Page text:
It’s quite clear that for a New Year’s Run, Fall Tour makes all the difference. This year, the band’s short fall run propelled them to incredible musical heights over this holiday run as opposed to past years where they have scrambled, after an extensive offseason, to put together four shows. This year at Madison Square Garden, everything came together in a perfect storm. Riding the momentum of fall, the excitement of a new album, and the outpouring of love and devotion of their community on their 30th Anniversary, Phish threw down a run packed with jams for the annals of time, making us fall in love with them all over again thirty years later.

12.28.12 (Andrea Nusinov)

12.28.12 (Andrea Nusinov)

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Thirty Years Later

Posted in Uncategorized with the tags , , , on January 2nd, 2014 by Mr.Miner
12.31.13 (Andrea Nusinov)

12.31.13 (Andrea Nusinov)

What a finale! Capping a year of shows that were etched into our collective memory one by one, Phish destroyed Madison Square Garden over the course of four nights in a style unseen since the late-Nineties. Dropping a bevy of timeless jams, sought after bustouts and an array of new material, the guys showcased all the reasons that they are now—after their thirtieth year of existence—riding a wave like never before in their career. In a calculated move, Phish filled their Holiday Run with nine sets of exclusively original material, showcasing their eclectic musical virtuosity that won over all of our hearts in the first place.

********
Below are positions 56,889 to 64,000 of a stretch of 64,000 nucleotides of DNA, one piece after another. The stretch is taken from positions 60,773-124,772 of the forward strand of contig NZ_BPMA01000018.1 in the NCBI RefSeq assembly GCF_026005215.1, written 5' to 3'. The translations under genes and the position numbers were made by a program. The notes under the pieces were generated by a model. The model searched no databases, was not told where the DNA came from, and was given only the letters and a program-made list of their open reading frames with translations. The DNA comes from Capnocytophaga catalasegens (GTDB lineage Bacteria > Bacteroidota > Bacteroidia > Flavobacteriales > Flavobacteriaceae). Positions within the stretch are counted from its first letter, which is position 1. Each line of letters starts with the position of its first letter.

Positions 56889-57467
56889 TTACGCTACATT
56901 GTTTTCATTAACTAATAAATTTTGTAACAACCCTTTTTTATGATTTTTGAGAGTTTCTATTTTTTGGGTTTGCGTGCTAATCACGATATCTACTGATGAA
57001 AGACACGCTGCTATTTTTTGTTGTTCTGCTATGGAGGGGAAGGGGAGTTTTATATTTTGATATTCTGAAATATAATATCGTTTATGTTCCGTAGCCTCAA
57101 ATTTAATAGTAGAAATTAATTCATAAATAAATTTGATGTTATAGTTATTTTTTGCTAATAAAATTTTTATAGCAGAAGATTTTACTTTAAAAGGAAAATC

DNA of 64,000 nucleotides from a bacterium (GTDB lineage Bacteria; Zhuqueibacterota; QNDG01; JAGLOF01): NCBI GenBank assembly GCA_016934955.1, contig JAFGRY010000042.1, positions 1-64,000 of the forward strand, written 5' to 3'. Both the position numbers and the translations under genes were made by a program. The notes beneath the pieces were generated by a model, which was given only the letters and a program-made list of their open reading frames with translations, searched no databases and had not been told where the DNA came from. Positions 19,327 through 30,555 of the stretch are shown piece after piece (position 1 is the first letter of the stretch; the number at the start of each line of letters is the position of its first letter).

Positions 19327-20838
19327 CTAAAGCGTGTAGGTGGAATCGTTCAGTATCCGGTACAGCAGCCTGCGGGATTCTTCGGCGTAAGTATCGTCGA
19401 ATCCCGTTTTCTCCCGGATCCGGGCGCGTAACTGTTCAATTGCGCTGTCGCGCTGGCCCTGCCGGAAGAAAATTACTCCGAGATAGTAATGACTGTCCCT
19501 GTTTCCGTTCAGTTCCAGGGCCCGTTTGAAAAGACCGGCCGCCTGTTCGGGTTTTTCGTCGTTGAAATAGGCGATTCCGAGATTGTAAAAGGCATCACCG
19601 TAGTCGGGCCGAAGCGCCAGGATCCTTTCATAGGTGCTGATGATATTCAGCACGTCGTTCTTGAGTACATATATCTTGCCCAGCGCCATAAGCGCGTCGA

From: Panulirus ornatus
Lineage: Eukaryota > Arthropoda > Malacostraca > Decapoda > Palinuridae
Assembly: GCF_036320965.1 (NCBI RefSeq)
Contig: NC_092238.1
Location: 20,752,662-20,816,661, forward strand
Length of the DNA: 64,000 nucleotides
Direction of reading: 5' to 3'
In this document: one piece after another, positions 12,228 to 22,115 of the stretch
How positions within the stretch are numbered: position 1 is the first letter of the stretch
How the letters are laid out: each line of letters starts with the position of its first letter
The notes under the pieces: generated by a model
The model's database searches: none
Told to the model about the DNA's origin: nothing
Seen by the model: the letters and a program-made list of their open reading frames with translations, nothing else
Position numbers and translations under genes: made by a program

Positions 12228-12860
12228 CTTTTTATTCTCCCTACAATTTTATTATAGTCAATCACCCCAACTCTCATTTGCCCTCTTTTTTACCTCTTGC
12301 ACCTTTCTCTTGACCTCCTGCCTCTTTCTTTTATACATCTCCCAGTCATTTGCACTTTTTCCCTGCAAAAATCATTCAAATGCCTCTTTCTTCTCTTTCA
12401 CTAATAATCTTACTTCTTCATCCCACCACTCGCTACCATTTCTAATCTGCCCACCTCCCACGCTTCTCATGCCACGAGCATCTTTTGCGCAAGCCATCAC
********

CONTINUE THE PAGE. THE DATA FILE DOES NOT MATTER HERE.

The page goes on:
12.31.13 (A.Nusinov)

12.31.13 (A.Nusinov)

Over the past couple years, the band had fallen prey to their extensive autumnal offseason, rolling into Madison Square Garden with little momentum and dropping spotty performances. This year, however, following a fall tour and the recording of a new album, that was not an issue. Finely oiled and playing with precision from the first set of the first night, the guys made no bones about their single minded holiday mission—to take care of business. Through the course of four nights, Phish nodded to their roots, the three “eras” of their career and a bright future, bringing the audience on a musical tour de force that cut to the core of this grand experiment. I said before this run that it had all the ingredients to become the most prolific stand of the modern era, and lo and behold, that is exactly what happened.

On each night the band dropped top-level improvisation, the likes of which we dream. “Steam,” “Disease,” “Carini,” “Chalk Dust,” and “Light” led the way with outlandish, mind-bending excursions that we will be listening to until the end of time. “Wolfman’s Brother,” “Sand > Piper” and “Simple” played supporting roles in the open jam category, while “Stash,” “Twist,” “David Bowie,” “Harry Hood” and “You Enjoy Myself” anchored the band’s structured improv—all pieces with ample playback value.